Gemini Man

Gemini Coming to Woods Theatre

With a towering, eroded brick apartment setting the stage, Monmouth’s Woods Theatre gets a slice of blue-collar South Philadelphia for the Department of Music and Theatre Arts production of Albert Innaurato’s 1976 dramedy, Gemini.

Directed by Jack Burke, Ph.D. Director of Theatre Arts, and Katherine Fernandez, Assistant Director the ’70s-set Gemini revolves around the 21st birthday of Harvard student Francis Geminiani (Anthony DeFilippo). On the eve of the big day, Geminiani is surprised by his two Ivy-league chums, privileged siblings Judith (London Jones) and Randy Hastings (Riley Anderson), who pitch a tent in Francis’ South Philly backyard.

Culture shock to them, the Hastings are thrown into the loud world of Francis’ father, laborer Fran Geminiani (Joe Marano), and Fran’s widowed girlfriend Lucille Pompi (Samantha Ventola & Dominique Lengyel). In the adjoining home resides the wild Bunny Weinberger (Emily Woods) and her asthmatic son, Herschel (Nick Sewell). Chaos and hilarity ensue for everyone, especially the birthday boy, who has serious self-reflection to do upon the Hastings’ arrival.

Tackling topics of cultural division, familial conflict, sexuality, and more, Gemini is packed with meaning. When the cast members rehearse, they channel excellent levels of energy and professionalism to execute each character with intention and style.

Burke selected the show because of its ability to challenge the cast in material and emotional depth.

On the impact of the show, Burke described universal goals for Gemini’s characters, “They’re all looking for a way to be happy, but they don’t know how to yet. They need to be true to themselves, but they still haven’t found that truth.”

Burke continued, “The search for happiness and truth comes especially through the younger characters. But even the older characters struggle. For example, Bunny has not found her truth, and that impacts her son, Herschel.”

Herschel, portrayed by sophomore Sewell, is a 16-year-old with a severe case of asthma and an obsession with the subway system. With hardened and unpredictable Bunny as a mother, Herschel is funny, but not without hard-hitting depth.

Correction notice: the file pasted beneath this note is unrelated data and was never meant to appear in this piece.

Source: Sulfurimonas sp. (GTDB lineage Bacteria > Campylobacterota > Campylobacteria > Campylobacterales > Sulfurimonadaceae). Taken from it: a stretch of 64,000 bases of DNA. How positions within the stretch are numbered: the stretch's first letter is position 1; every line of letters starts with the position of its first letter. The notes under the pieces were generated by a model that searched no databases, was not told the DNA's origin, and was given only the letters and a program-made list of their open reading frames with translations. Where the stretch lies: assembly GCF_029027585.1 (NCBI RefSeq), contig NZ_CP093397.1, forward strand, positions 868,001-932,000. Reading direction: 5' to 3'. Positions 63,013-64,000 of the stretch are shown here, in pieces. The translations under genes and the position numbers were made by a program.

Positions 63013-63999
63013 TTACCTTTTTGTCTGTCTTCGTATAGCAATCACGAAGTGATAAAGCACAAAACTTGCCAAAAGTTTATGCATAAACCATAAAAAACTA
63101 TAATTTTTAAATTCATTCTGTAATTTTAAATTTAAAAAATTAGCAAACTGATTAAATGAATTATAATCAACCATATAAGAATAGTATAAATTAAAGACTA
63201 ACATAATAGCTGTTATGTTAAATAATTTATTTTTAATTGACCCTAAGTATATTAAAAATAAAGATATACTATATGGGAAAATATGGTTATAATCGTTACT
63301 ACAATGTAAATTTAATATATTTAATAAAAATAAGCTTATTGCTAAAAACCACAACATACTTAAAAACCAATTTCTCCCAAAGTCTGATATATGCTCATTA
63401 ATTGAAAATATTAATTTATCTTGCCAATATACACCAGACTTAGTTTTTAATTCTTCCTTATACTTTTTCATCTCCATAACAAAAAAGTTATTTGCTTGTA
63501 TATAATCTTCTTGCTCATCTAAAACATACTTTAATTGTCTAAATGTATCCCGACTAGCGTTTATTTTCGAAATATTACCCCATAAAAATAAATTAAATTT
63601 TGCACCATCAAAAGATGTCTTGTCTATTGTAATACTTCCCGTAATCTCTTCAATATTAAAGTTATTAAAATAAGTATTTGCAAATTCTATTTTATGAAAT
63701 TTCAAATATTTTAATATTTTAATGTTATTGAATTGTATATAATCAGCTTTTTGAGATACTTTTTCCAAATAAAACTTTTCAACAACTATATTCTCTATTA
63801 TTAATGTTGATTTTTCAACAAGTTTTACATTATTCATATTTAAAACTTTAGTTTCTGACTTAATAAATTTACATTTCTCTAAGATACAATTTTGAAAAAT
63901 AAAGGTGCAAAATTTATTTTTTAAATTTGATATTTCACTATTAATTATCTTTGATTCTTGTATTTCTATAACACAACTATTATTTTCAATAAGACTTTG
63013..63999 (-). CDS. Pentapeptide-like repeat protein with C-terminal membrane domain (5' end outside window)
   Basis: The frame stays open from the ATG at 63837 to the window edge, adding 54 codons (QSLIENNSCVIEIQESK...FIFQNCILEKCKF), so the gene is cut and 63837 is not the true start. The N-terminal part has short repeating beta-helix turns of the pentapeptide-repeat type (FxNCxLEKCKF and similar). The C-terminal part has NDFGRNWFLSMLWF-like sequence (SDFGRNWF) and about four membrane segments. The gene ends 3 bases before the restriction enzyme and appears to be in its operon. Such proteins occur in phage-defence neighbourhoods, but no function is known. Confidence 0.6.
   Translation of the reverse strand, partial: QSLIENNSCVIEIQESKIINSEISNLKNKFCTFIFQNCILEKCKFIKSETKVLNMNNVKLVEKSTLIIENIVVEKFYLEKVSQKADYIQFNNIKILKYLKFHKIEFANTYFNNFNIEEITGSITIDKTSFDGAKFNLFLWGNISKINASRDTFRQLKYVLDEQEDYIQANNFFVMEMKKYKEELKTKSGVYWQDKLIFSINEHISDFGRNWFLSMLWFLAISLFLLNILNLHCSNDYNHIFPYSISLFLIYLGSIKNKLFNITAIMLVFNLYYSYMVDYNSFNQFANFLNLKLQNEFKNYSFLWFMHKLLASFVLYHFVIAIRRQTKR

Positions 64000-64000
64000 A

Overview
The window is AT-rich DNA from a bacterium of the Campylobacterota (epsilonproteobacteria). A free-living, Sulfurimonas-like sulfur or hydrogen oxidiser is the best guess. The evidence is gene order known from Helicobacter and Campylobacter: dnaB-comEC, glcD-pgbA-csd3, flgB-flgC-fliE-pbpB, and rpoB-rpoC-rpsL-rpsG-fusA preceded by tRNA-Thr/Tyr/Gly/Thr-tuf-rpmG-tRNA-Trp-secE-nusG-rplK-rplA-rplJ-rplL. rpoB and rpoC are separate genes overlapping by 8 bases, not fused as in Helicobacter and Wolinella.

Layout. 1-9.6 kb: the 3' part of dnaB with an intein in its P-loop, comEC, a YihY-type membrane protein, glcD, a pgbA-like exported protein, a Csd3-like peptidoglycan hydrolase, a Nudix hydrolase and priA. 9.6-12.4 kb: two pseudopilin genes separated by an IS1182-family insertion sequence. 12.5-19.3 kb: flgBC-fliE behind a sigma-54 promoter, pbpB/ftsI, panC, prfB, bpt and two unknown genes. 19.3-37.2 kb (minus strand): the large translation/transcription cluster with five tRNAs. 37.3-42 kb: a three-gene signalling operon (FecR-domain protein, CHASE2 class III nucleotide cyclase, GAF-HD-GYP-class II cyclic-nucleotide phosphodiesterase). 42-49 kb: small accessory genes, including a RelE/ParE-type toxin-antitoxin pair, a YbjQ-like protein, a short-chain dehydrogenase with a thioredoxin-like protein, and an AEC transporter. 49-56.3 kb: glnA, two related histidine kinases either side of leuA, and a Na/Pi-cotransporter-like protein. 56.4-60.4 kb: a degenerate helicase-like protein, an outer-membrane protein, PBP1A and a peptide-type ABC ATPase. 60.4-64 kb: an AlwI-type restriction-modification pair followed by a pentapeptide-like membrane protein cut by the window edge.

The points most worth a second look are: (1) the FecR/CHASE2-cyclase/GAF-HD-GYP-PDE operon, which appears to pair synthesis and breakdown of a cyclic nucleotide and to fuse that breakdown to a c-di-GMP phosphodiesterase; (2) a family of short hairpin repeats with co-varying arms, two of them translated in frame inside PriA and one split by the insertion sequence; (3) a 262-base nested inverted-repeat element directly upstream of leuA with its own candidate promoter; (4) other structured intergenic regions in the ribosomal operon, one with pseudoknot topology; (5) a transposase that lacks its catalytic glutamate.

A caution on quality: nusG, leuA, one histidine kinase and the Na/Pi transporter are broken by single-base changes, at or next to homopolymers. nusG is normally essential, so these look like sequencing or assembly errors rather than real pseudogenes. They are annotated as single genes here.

Sewell described the process of encompassing both comedic and dramatic elements of Herschel’s character, “I’ve always liked the more serious roles, but I also have an appreciation for and trust in good comedic timing.”

Sewell elaborated, “Switching between comedy and drama is natural for me, but Herschel is also written in a way that enables that smooth switch.”

Through and through, comedy always shines through in Gemini. Witnessing the seven characters interact is investing and unpredictable: a colorful ethnography from a time past. Especially through adults Fran, Lucille, and Bunny, the often dark, explosive humor is impossible to ignore.

Lucille Pompi, portrayed by sophomore Lengyel, brings a well-known persona to the stage (think Sunday dinners with an Italian family from the tri-state area): crass, oversharing, and warm.

Getting into Lucille’s head, Lengyel described how she channeled personal experiences, “My mom’s side of the family is Italian, and I’ve been around Italians my whole life…I was excited to curse a lot in Italian.”

Continuing, Lengyel laughed when recalling the inspiration for Lucille, “I used to work with a woman who embodied a Lucille in every way and channeled her in auditions, which ultimately worked. Shout-out to Mindy!”

Expressed in a March 14, 1977 review in The New York Times, Gemini was a hit from previews because of its huge personality. The original run spawned a 1980 screen adaptation, as well as a 1982 “staged-for-video” version for cable TV.

Critics and audience members alike took well to the rejuvenation of stage content, and the first Broadway run became the longest-running non-musical of the postwar period.

Today, Gemini remains as the fourth-longest running play in Broadway history, according to Theater-goers nationwide continue to notice the stand-out qualities of Innaurato’s show in its spotlight on a less-than-traditional line-up of characters.

Needless to say, Monmouth’s cast brings that stand-out energy.

Burke concluded with praise: “We have a truly strong cast of actors. It is often difficult to find a complete cast, but we have one here in Gemini.”

Stuffed with hearty laughs, emotional poignancy, and a cast of talented actors and creatives, Gemini is a heaping, bittersweet serving of family.

Don’t miss Gemini at the Lauren K. Woods Theatre from March 4 through 12.

Gemini is not recommended for audience members under 13 years of age. For more information and ticket purchase opportunities, stop by the Box Office or call the Box Office at 732-263-6889.

PHOTO TAKEN by Erica Barbara